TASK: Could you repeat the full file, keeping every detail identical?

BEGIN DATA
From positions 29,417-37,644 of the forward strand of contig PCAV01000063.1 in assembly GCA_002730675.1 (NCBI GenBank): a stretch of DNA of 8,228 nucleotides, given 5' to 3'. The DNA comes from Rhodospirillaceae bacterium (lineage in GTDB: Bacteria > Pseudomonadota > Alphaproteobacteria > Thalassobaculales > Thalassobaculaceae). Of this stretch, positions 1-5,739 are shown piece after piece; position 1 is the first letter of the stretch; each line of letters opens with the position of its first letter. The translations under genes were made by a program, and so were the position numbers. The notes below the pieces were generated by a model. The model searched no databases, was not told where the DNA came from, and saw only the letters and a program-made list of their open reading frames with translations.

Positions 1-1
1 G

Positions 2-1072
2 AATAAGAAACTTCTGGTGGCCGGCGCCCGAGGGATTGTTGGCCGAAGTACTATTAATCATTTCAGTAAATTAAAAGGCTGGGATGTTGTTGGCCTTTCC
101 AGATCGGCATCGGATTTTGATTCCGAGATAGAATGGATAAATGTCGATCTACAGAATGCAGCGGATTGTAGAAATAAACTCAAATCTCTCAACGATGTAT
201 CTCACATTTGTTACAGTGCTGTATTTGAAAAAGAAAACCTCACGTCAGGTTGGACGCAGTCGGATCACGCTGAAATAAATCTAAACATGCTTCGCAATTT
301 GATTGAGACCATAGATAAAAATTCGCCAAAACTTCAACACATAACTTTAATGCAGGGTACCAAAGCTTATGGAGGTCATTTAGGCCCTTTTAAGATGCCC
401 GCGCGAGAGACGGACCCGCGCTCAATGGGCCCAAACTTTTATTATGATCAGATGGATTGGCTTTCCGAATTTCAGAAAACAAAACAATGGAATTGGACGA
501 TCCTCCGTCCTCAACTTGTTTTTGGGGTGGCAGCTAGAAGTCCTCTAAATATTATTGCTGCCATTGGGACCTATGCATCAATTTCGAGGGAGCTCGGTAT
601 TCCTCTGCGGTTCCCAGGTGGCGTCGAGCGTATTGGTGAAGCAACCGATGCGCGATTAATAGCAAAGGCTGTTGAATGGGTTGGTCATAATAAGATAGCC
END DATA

From positions 29,417-37,644 of the forward strand of contig PCAV01000063.1 in assembly GCA_002730675.1 (NCBI GenBank): a stretch of DNA of 8,228 nucleotides, given 5' to 3'. The DNA comes from Rhodospirillaceae bacterium (lineage in GTDB: Bacteria > Pseudomonadota > Alphaproteobacteria > Thalassobaculales > Thalassobaculaceae). Of this stretch, positions 1-5,739 are shown piece after piece; position 1 is the first letter of the stretch; each line of letters opens with the position of its first letter. The translations under genes were made by a program, and so were the position numbers. The notes below the pieces were generated by a model. The model searched no databases, was not told where the DNA came from, and saw only the letters and a program-made list of their open reading frames with translations.

Positions 1-1
1 G

Positions 2-1072
2 AATAAGAAACTTCTGGTGGCCGGCGCCCGAGGGATTGTTGGCCGAAGTACTATTAATCATTTCAGTAAATTAAAAGGCTGGGATGTTGTTGGCCTTTCC
101 AGATCGGCATCGGATTTTGATTCCGAGATAGAATGGATAAATGTCGATCTACAGAATGCAGCGGATTGTAGAAATAAACTCAAATCTCTCAACGATGTAT
201 CTCACATTTGTTACAGTGCTGTATTTGAAAAAGAAAACCTCACGTCAGGTTGGACGCAGTCGGATCACGCTGAAATAAATCTAAACATGCTTCGCAATTT
301 GATTGAGACCATAGATAAAAATTCGCCAAAACTTCAACACATAACTTTAATGCAGGGTACCAAAGCTTATGGAGGTCATTTAGGCCCTTTTAAGATGCCC
401 GCGCGAGAGACGGACCCGCGCTCAATGGGCCCAAACTTTTATTATGATCAGATGGATTGGCTTTCCGAATTTCAGAAAACAAAACAATGGAATTGGACGA
501 TCCTCCGTCCTCAACTTGTTTTTGGGGTGGCAGCTAGAAGTCCTCTAAATATTATTGCTGCCATTGGGACCTATGCATCAATTTCGAGGGAGCTCGGTAT
601 TCCTCTGCGGTTCCCAGGTGGCGTCGAGCGTATTGGTGAAGCAACCGATGCGCGATTAATAGCAAAGGCTGTTGAATGGGTTGGTCATAATAAGATAGCC